Vincent Guidry…Part I

I got a call from Eddie Bordelon this morning. He wanted to know if I could make a quick trip up to Baton Rouge today for a freelance writing gig, since I was visiting New Orleans for the holiday.

I said no. The fifty dollars for the assignment would only be used to buy gas and pecan logs. It wasn’t worth it. He tried to sweetened the deal with a detailed description of the assignment – the chance to meet the developer of The Northern Bluffs. The twenty-three acre development is supposedly the premier example of the new urbanism movement in the South, combining office, living and entertainment spaces into a single cohesive design. In essence, a village within a city. Interesting. But not interesting enough for the 90 minute drive.

Then Eddie gives me his coup de gras! (I’m enjoying being back in the Crescent City.) The developer is Vincent Guidry!

I’ve had a crush on him since the first time he stepped on the field as quarterback for the Oklahoma City Stallions! Local boy done good and so freaking good-looking it just wasn’t right.

No wonder, I ended up sitting in an anteroom. All the buildings had a similar look so I didn’t know if I was in living or office space. The room itself was all white – white walls, white fluffy rug, two armless white leather chairs. (There weren’t any kids running around in here.) The only color in the room was from a shadow box on the far wall, showcasing memorabilia from Vincent’s days as quarterback for LSU.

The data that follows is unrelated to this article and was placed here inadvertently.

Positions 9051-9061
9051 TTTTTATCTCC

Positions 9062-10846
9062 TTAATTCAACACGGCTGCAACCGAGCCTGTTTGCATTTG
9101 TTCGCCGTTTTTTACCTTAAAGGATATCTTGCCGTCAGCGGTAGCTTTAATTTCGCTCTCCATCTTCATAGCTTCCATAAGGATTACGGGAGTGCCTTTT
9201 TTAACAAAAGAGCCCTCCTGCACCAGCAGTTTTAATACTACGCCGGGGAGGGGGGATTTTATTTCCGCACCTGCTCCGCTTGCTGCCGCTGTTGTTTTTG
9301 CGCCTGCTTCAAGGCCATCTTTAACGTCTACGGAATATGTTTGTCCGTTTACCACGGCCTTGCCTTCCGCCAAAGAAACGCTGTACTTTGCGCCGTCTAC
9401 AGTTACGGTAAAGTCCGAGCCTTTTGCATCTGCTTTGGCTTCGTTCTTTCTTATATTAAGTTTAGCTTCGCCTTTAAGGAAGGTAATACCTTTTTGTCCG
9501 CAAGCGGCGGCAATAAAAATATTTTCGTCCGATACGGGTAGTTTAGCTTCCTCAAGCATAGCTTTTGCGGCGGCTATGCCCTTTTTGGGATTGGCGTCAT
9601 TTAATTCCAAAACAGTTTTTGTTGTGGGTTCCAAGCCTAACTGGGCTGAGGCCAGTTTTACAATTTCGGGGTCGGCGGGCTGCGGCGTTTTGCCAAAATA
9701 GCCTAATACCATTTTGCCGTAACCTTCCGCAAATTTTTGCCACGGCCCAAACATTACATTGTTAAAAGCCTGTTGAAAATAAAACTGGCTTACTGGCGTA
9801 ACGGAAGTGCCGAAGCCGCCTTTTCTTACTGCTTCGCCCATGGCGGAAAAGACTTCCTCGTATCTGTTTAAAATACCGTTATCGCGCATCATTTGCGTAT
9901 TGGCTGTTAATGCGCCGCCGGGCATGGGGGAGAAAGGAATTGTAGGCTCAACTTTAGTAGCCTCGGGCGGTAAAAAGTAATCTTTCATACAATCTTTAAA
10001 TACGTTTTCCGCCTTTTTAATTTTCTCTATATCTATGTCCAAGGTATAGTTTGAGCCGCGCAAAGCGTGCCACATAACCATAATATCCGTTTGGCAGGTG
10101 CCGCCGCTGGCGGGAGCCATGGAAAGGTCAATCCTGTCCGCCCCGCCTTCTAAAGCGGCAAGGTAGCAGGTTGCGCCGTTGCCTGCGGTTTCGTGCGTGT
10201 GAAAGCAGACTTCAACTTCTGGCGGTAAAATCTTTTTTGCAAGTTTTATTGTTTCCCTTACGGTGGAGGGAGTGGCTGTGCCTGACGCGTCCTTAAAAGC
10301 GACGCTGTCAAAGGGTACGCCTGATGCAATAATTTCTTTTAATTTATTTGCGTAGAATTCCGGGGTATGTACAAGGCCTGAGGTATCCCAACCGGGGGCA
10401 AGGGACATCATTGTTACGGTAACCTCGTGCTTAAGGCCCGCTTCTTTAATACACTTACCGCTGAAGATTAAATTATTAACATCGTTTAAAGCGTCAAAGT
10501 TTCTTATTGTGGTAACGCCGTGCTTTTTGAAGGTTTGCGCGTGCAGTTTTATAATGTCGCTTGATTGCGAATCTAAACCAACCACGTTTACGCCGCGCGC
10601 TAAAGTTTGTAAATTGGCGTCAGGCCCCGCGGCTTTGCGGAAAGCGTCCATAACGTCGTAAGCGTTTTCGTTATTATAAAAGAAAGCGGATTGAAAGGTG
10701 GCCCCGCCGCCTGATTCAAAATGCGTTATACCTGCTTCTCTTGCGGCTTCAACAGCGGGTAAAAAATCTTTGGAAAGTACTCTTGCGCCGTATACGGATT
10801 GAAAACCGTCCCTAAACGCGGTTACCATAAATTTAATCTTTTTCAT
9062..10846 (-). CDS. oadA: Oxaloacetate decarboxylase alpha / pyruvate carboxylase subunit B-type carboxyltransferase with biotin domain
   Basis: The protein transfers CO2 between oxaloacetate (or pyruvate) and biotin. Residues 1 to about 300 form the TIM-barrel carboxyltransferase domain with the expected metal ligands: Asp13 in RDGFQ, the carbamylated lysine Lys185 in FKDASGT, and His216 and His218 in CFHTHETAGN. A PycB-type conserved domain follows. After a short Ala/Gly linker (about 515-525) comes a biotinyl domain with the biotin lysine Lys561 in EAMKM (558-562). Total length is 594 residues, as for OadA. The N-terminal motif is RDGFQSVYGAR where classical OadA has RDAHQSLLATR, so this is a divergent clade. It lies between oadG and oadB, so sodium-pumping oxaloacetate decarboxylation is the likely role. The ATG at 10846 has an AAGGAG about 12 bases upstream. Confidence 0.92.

I was tempted to look, but the heavy steps over the marble floors kept me in place. And the large man with crystal blue eyes had me squirming in my seat and fumbling with my recording equipment. Thank you, Eddie!

Vincent Guidry: Ms. Vance, it’s a pleasure to meet you. (His hand practically swallowed mine.)

VV: (Y’all know I was scrambling for words. Luckily, Eddie already had the questions printed. All I had to do was ask. I didn’t even have to write anything down.) Thank you. Let’s get started.

VG: Before we do, I didn’t receive my copy of the questions prior to this interview. (He has a deep southern accent that lifts his declarations into questions.)

VV: (I scan the questions quickly. It’s all the regular stuff – football, business, charity work.) I’m sorry. Eddie was supposed to send the questions over. But it is pretty pedestrian.

VG: Okay. If there’s something I don’t want to answer, I won’t.

VV: (One look into those baby blues, twinkling below his dark brows and everything’s fine with me.) That’s fine. Let’s just get started…

Check back with me tomorrow and find out how my interview goes awry. For once it isn’t all my fault.

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